- Barbiturates: These are drugs that increase inhibitory signals in the brain. They have a calming, soporific effect or induce anesthesia. Today barbiturates are no longer used as sleeping pills because they carry a high risk of sometimes life-threatening side effects. However, they are used in epilepsy therapy. Barbiturates in the long-term therapy of epilepsy (the active ingredient phenobarbital is used here) can accelerate the breakdown of hormonal contraceptives and cause the pill to lose its effectiveness.
Read more on the subject at: Sedatives
- Ritonavir: Ritonavir is a medicine used to treat HIV and AIDS, it is something called a medicine Antiviral. Ritonavir interacts with the pill and can make its effects less effective; additional contraceptive measures should be used. In addition to ritonavir, numerous other antivirals interact with the pill and can weaken their effect. These include amprenavir, atazanavir, delaviridine, efavirenz, fosamprenavir, lopinavir, tiprinavir and other antivirals used in HIV treatment.
- Modafinil: Modafinil is a drug used to treat narcolepsy. It can be used to prevent sleep attacks and to keep the patient awake during the day. Modafinil can make hormonal contraceptives less effective. Therefore, additional contraceptive measures should be used during the entire period of use and up to two months after stopping the drug.
Also read the article on the topic: Failure of the pill to work such as The morning-after pill
Which antibiotics affect the pill?
In principle, all antibiotics can affect the effectiveness of the pill, especially through changes in the gastrointestinal tract. For example, diarrhea, which is a common side effect of antibiotics, can reduce the time the drug stays in the digestive system and affect absorption.
- There is clear evidence of reduced effectiveness of the pill for the antibiotic Rifampicinused in tuberculosis treatment. Like some other antibiotics, it affects the metabolism of the pill and the protection against unwanted pregnancy is impaired.
- Corresponding information is also available from the group of Macrolides (Clarithromycin, Erythromycin, Azithromycin and others).
- There are also spontaneous reports of unwanted pregnancies for various active ingredients from the group of Penicillins (Penicillin G, Amoxicillin, Ampicillin, Oxacillin) and the group of Tetracyclines such as Cephalosporins.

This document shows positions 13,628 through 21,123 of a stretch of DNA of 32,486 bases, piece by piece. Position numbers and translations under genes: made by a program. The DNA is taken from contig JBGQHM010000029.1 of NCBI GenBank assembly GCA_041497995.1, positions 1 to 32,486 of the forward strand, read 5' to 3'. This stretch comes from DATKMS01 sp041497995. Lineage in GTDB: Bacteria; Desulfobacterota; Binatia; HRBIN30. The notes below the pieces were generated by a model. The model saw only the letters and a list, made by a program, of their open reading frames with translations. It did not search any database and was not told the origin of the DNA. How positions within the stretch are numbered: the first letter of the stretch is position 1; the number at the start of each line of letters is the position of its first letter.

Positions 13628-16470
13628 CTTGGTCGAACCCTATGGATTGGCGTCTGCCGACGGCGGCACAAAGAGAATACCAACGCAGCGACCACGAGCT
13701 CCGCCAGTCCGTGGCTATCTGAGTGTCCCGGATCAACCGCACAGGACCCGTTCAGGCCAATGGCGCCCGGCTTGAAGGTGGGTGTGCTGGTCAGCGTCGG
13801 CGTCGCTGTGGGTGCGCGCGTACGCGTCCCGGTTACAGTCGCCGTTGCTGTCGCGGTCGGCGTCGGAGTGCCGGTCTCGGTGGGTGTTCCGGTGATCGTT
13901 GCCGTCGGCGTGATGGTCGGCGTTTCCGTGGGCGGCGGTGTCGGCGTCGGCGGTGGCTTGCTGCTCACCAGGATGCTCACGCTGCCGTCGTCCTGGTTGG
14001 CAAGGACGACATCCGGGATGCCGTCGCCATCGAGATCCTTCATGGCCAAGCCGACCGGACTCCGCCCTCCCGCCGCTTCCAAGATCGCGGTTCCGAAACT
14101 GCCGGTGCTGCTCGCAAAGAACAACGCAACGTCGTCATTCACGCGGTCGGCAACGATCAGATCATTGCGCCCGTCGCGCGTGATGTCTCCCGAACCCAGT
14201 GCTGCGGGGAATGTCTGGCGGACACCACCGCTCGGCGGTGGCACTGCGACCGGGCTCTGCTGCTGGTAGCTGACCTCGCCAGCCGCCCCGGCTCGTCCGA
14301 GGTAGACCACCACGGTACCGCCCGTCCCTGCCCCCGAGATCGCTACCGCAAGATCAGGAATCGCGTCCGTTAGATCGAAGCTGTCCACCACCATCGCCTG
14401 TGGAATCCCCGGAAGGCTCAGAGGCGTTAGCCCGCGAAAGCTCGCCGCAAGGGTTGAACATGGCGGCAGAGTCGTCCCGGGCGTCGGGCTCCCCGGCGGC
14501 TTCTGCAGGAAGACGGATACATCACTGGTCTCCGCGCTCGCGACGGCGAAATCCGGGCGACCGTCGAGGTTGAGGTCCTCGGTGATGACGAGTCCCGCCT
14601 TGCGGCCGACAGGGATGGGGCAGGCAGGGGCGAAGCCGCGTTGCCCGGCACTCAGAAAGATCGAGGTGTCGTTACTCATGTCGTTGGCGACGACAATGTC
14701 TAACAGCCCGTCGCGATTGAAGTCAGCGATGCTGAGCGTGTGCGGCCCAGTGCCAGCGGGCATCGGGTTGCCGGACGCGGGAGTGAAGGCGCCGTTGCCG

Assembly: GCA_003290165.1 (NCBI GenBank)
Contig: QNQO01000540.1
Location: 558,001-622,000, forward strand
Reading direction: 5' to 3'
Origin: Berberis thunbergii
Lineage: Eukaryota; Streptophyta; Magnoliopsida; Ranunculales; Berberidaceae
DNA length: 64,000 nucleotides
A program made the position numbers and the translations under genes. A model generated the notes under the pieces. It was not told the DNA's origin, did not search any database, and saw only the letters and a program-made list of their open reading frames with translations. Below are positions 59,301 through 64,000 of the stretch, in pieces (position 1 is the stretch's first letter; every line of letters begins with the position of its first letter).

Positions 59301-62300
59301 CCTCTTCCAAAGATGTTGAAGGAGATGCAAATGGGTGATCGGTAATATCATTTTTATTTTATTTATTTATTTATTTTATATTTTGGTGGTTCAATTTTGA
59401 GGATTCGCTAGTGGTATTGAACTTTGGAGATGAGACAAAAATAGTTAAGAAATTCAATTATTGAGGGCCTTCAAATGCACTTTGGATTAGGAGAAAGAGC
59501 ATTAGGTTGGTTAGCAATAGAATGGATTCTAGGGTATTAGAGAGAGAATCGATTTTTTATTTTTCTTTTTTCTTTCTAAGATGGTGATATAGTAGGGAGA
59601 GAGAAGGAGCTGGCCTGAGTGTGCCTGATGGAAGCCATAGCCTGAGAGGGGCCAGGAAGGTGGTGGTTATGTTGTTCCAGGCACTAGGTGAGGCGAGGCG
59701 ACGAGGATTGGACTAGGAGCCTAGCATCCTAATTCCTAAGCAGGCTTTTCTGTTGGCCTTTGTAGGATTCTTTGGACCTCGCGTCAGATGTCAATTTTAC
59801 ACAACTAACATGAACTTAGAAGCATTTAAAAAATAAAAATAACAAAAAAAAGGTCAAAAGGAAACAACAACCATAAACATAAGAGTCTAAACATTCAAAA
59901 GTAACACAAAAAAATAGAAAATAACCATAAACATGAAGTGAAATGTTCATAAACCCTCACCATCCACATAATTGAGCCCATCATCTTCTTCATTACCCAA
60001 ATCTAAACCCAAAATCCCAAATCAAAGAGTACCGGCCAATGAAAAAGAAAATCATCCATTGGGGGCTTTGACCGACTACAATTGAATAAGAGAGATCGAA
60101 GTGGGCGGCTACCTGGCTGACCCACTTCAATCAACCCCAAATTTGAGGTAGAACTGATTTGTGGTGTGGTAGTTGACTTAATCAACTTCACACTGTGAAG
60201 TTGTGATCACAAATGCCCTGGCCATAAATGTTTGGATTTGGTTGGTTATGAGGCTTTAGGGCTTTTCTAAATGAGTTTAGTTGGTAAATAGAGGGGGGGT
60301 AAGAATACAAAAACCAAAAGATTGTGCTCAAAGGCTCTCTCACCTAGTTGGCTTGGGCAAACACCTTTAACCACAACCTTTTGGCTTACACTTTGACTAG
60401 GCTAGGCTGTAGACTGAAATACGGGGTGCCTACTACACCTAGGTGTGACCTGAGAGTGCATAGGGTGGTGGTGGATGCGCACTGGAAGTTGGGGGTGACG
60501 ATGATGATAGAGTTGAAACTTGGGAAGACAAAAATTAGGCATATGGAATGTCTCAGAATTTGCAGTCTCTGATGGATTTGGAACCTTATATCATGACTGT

There are similar reports for the broad spectrum antibiotics Chloramphenicol and Neomycin, as well as the combination Co-trimoxazole.
In contrast, there is no evidence of reduced effectiveness for the fluoroquinolones Ciprofloxacin and Ofloxacin. Also Doxycycline and Metronidazole do not show any significant interaction with the pill.
In principle, the attending physician should be consulted in detail when taking an antibiotic. Signs of reduced effectiveness can be the occurrence of intermenstrual bleeding during an otherwise regular cycle. In case of doubt, additional contraceptive measures should be used for the duration of treatment and the following month in order to provide full protection against unwanted pregnancy.
You can find an overview of the topic here: Antibiotics
There are a variety of drugs that can be used as sleep aids (so-called Hypnotics) can be used. Some of these can affect and weaken the effectiveness of the pill. Patients who are prescribed sleeping pills should inform their doctor about the use of hormonal contraceptives and, if necessary, resort to additional contraceptive measures. The following groups belong to the sleeping pills:
- Antihistamines: This includes, for example Diphenhydramine. Antihistamines are used in the treatment of nausea and vomiting and also have antiallergic effects. They also have a sedating effect. Diphenhydramine does not seem to affect the pill's effectiveness.